— LSSU (@LifeatLSSU) December 31, 2021
Here is the list of the banished words and terms for 2022 and the reasons for their banishment:
1. Wait, what?
Most frequently found in text or on social media, this ubiquitous imperative question is a failed “response to a statement to express astonishment, misunderstanding, or disbelief,” explained a wordsmith. “I hate it,” added another, because the command query is an inexact method to convey the utterer’s uncertainty or surprise. “I don’t want to wait,” either, continued the second impassioned nominator. Misuse and overuse.
2. No worries
Nominated by writers nationwide for misuse and overuse, this phrase incorrectly substitutes for “You’re welcome” when someone says “Thank you.” A further bungling relates to insensitivity. “If I’m not worried, I don’t want anyone telling me not to worry,” a contributor explicated. “If I am upset, I want to discuss being upset.” Despite its meaninglessness, the term is recommended to emailers by Google Assistant.
3. At the end of the day
Twenty-plus years after original banishment of this phrase in 1999, the day still isn’t over for this misused, overused, and useless expression. “Many times things don’t end at the end of the day—or even the ramifications of whatever is happening,” observed a sage. Others consider “day” an imprecise measure. Today? Present times? Banishment in 1999: overused synopsis of a conversation or debate, often by politicians and pundits.
4. That being said
Nominators cited this phrase as verbal filler, redundant justification, and pompous posturing. For instance, “however” or “but—even “that said”—does the job as a transition instead of the wordiness. “Go ahead and say what you want already!” demanded one entrant. That being said, its usefulness is certainly in doubt. As a commentator philosophized, “At the end of the day, if you will, it already has been.”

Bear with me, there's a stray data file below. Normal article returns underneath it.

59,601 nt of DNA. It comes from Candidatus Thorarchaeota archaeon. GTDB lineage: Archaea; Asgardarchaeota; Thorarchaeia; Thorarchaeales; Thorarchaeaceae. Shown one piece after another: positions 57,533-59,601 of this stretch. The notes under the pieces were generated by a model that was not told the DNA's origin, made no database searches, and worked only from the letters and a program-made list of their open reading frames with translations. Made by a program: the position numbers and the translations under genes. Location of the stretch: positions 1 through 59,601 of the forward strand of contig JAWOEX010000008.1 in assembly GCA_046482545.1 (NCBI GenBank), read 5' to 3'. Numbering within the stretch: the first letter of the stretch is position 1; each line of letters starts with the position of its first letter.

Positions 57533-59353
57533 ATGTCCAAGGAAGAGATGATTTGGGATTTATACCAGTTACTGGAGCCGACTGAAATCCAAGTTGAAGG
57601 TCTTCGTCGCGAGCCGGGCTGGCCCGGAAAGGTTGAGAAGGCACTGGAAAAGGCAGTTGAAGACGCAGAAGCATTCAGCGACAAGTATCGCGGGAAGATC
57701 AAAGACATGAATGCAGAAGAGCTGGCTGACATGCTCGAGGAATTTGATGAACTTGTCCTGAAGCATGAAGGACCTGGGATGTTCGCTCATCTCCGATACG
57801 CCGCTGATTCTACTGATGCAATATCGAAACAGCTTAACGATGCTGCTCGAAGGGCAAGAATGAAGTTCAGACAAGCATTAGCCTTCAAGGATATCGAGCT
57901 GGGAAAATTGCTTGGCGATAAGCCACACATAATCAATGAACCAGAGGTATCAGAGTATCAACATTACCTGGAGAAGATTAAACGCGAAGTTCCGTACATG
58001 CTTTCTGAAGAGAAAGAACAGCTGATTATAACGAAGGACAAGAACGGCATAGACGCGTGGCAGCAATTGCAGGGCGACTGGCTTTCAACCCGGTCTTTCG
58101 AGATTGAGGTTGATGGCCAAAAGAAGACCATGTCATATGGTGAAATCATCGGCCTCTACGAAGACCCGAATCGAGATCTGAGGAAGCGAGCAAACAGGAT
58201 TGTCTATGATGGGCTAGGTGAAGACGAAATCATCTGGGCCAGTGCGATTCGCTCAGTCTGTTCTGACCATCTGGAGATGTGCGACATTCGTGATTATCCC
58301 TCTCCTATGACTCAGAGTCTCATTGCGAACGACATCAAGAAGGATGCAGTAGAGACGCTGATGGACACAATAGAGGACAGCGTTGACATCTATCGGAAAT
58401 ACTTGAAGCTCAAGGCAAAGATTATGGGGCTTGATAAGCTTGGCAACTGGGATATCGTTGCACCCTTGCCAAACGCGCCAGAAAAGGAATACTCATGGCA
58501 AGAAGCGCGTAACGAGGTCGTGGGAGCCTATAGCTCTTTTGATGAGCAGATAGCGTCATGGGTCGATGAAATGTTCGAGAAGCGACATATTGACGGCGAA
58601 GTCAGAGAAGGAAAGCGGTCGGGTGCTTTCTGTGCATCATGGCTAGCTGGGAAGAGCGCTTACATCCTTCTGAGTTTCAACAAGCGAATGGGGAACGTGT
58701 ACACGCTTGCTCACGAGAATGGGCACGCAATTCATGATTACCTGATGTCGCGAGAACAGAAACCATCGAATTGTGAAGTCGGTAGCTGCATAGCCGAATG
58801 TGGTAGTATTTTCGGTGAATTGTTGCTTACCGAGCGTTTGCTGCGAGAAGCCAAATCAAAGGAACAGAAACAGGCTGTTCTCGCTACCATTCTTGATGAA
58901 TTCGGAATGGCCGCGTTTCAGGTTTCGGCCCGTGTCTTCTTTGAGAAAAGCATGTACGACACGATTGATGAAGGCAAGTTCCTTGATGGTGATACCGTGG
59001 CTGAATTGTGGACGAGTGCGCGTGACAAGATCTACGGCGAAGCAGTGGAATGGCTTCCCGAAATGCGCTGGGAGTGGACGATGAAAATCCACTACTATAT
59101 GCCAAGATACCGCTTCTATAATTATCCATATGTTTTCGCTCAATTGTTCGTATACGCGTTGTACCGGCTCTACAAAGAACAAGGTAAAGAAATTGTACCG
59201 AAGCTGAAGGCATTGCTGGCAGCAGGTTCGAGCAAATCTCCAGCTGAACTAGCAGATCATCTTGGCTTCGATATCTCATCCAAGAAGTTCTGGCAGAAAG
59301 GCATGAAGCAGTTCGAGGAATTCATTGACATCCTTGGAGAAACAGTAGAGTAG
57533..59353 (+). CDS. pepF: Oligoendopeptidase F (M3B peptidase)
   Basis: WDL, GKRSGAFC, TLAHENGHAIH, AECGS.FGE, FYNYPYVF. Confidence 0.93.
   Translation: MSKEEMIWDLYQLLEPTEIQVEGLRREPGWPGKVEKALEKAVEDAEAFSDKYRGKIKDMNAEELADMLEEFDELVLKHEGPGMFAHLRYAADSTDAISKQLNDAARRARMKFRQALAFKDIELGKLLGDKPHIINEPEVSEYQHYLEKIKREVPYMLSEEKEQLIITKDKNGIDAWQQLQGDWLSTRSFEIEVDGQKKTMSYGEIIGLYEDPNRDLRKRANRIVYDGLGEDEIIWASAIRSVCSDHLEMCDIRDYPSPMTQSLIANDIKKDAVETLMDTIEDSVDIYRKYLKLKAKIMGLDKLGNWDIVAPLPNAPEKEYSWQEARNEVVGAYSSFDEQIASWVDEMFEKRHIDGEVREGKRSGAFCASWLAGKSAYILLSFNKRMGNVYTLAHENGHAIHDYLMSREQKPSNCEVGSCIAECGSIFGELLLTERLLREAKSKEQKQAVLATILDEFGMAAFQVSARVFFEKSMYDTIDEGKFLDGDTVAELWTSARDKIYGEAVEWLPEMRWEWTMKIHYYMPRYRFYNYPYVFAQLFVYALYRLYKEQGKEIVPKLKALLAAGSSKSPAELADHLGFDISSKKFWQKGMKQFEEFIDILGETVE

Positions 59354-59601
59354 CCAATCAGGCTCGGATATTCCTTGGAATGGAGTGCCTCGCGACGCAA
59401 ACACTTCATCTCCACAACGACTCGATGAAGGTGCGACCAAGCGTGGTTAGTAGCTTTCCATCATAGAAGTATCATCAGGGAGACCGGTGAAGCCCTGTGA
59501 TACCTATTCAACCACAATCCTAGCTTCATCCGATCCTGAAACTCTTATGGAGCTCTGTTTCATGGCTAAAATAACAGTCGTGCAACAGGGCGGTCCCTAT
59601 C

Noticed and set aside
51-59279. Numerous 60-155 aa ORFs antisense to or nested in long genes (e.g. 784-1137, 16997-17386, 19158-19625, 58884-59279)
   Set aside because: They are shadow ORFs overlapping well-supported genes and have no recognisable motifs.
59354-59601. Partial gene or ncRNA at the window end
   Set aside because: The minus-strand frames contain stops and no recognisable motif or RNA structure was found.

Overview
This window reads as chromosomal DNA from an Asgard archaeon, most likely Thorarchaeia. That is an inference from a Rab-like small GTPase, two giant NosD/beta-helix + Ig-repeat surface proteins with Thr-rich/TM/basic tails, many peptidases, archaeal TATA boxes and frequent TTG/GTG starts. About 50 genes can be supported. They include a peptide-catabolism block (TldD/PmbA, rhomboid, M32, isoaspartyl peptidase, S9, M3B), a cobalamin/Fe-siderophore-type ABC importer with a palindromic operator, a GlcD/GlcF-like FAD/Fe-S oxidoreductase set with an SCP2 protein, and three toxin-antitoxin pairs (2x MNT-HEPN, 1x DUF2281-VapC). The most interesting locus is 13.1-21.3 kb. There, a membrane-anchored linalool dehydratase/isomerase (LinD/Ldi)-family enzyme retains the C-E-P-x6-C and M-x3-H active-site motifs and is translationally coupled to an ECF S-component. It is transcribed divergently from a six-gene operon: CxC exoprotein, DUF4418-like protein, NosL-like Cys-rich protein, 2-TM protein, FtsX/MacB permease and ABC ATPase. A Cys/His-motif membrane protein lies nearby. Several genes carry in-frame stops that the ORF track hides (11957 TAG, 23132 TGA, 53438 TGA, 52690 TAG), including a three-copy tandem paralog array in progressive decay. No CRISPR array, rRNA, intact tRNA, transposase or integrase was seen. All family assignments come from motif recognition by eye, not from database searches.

5. Asking for a friend
Misuse and overuse through deceit—because the friend is a ruse. This cutesy phrase, often deployed in social media posts in a coy attempt to deter self-identification, isn’t fooling anyone. Paraphrasing one sage, “Once used to avoid embarrassment, as in, ‘Do you know a good proctologist? I’m asking for a friend.’ Sometimes an occasional sitcom joke. Now an overused tag with absolutely no relationship to its antecedent.”
6. Circle back
Treats colloquy like an ice skating rink, as if we must circle back to our previous location to return to a prior subject. Let’s circle back about why to banish this jargon. It’s a conversation, not the Winter Olympics. Opined a grammarian, “The most overused phrase in business, government, or other organization since ‘synergy’”—which we banished in 2002 as evasive blanket terminology and smarty-pants puffery.
7. Deep dive
“The only time to dive into something is when entering a body of water, not going more in-depth into a particular subject or book,” admonished a petitioner. Another stipulated that people who float the phrase aren’t near pool, lake, ocean, or sea; thus, rather than dive deeply, they flounder shallowly. An editing whiz wondered, “Do we need ‘deep’? I mean, does anyone dive into the shallow end?”
2022 Banished Words and Terms Deriving from COVID-19 Matters:
8. New normal